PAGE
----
Comment Re:Actually, they still do make games that way (Score 2) 158

Are we forgetting that indie game developers are still frequently one programmer and one artist? Fez, Terraria, Minecraft, Stardew Valley, Shovel Knight and Undertale are all games made by unbelievably tiny teams.

And, IMO, the games are way more fun, even if they're a bit less shiny.

Comment Re:Router Failure? (Score 1) 93

That embarassment will make sure they hire more staff and put more money in IT funding.

You haven't worked in enterprise IT for long, have you? An embarrassment like this will make them flog their existing staff harder, insist on more metrics to measure performance, more boxes on the audit form to tick, more mandatory unpaid overtime. But little chance they'll actually spend more money on the IT cost center.

Depends. What situations like this do is put a pretty firm dollar amount on the failures that IT asks for $X to mitigate/prevent. That way, next time they ask for $400k for something to avoid a $2M problem, they can ask in a language that upper management understands, and have memorable evidence to back them up.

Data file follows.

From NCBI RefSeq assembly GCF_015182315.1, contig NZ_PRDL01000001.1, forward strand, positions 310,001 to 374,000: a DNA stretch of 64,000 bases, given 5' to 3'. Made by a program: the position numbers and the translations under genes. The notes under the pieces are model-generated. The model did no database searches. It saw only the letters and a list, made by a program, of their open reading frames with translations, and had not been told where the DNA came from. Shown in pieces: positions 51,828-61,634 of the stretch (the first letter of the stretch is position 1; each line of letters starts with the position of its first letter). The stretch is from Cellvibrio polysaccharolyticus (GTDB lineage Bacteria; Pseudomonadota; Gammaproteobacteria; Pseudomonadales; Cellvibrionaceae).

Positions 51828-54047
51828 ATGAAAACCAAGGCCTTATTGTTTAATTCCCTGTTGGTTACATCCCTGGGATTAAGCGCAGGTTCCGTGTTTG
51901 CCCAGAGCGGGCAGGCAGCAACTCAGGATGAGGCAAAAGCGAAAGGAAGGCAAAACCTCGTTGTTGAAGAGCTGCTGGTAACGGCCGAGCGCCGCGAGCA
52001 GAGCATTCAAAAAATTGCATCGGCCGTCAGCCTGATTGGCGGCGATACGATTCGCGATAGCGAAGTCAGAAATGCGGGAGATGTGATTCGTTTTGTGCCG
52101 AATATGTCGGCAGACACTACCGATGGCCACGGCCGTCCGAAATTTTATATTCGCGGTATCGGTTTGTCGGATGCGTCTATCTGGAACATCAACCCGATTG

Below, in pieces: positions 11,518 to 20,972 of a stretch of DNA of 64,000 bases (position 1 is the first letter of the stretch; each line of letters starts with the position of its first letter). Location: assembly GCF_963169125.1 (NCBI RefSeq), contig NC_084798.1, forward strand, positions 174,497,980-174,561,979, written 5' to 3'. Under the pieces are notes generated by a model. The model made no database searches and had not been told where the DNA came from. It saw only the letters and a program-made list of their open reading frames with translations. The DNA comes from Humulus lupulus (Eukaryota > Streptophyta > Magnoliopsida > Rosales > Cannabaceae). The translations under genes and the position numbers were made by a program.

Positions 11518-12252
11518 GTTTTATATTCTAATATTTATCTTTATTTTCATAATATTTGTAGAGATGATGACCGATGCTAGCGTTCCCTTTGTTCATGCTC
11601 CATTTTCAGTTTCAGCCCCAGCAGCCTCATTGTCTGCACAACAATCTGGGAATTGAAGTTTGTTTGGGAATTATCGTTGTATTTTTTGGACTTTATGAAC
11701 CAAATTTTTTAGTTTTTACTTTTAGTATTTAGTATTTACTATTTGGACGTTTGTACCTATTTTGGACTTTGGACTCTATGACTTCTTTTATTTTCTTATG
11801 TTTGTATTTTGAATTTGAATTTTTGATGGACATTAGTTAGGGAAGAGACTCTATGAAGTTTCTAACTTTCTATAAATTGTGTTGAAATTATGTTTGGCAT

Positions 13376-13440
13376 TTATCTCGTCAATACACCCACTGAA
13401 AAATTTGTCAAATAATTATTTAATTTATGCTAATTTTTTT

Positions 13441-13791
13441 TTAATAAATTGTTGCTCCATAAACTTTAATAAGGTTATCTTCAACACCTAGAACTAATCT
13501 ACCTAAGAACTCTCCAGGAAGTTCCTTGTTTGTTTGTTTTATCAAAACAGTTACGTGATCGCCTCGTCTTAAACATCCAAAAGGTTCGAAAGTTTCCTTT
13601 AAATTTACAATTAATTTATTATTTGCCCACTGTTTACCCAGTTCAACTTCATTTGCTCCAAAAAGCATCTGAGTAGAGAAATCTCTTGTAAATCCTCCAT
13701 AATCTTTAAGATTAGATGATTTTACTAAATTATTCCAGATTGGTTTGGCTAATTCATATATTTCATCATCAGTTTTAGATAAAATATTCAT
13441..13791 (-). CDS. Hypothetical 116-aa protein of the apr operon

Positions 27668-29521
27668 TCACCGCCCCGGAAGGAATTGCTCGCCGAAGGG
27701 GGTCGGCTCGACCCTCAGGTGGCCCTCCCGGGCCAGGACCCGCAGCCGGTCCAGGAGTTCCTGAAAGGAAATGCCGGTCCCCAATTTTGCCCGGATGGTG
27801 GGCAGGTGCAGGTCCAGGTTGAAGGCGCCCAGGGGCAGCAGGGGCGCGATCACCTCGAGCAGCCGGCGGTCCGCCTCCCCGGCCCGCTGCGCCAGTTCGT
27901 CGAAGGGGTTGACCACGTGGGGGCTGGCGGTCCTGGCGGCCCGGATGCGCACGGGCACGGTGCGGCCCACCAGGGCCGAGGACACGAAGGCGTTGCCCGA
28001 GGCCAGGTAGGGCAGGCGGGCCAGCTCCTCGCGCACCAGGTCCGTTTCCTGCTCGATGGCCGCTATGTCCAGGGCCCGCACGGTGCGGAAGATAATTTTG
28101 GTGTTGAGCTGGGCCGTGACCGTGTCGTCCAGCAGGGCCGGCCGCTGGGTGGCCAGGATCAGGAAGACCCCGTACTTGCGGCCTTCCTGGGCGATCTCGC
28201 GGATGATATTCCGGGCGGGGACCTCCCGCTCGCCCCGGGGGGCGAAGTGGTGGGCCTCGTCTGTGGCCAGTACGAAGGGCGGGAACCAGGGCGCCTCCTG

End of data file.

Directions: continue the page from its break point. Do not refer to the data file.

Sad that management won't trust the expensive experts they hire, but sometimes it takes an expensive lesson for them to learn (just sucks that the customers usually get screwed in the process).

Comment Re:I call BFD here (Score 1) 623

IMHO, the posted speed limit is for either A) the driver with dementia who shouldn't be driving anyway, or B) some government that needs the speeding fines to balance their budget.

You forgot C) the lowest common denominator of equipment condition. Vehicle inspection standards in the US are a joke, and there's a lot of cars on the road that shouldn't be going 40 MPH, let alone 80.

Comment Re:An article in search of a problem (Score 5, Funny) 729

This "article" screams intern assignment. The premise is predetermined and everything that goes against it is ignored. There are so many part pickers and guides available through a single search it's frustrating and stupefying that someone would even try writing this.

Likewise, building a PC now is nothing close to what it used to take. How would have this person felt trying to configure their IRQ interrupts? Not well, I'm guessing.

All told, it is sad that /. even allowed this to be submitted. This is an article in search of something to be upset about.

You missed the part where the author complains about the "unreasonable" cost, then turns around and lauds Apple... :P

Slashdot Top Deals

Consider the postage stamp: its usefulness consists in the ability to stick to one thing till it gets there. -- Josh Billings